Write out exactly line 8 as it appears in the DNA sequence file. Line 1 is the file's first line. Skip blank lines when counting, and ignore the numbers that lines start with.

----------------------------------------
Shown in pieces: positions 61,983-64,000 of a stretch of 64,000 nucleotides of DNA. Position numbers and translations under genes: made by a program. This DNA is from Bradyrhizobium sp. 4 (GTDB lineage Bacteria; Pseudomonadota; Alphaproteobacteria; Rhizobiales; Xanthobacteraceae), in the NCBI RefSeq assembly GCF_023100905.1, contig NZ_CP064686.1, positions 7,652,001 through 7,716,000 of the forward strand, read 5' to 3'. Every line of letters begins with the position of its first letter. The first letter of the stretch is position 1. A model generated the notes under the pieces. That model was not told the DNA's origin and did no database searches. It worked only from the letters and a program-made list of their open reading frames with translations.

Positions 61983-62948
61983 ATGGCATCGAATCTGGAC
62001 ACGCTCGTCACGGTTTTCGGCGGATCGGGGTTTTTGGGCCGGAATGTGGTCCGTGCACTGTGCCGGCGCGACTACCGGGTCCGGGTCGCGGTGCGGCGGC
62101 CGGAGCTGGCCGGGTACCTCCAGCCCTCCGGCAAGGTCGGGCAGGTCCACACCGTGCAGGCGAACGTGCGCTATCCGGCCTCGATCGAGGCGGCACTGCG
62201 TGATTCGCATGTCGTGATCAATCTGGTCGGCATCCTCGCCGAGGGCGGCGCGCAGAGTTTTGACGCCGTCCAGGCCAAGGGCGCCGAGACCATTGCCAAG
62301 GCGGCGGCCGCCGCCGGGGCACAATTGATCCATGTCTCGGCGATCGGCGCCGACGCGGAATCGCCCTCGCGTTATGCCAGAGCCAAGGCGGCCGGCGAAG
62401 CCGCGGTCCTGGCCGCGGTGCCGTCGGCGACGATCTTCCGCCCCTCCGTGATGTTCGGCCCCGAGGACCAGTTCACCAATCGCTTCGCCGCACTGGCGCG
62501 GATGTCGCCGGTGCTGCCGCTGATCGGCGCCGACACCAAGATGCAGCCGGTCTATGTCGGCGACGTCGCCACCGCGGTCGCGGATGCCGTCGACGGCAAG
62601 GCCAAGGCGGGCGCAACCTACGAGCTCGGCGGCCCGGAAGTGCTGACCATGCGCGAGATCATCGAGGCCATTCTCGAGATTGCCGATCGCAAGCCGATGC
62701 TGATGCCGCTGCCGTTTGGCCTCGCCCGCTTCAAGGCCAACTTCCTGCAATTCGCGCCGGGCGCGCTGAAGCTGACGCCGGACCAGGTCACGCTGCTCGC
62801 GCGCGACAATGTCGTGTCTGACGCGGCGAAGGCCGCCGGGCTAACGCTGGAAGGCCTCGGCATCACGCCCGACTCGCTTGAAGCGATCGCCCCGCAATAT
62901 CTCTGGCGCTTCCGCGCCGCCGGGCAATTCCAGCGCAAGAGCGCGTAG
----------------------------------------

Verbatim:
62401 CCGCGGTCCTGGCCGCGGTGCCGTCGGCGACGATCTTCCGCCCCTCCGTGATGTTCGGCCCCGAGGACCAGTTCACCAATCGCTTCGCCGCACTGGCGCG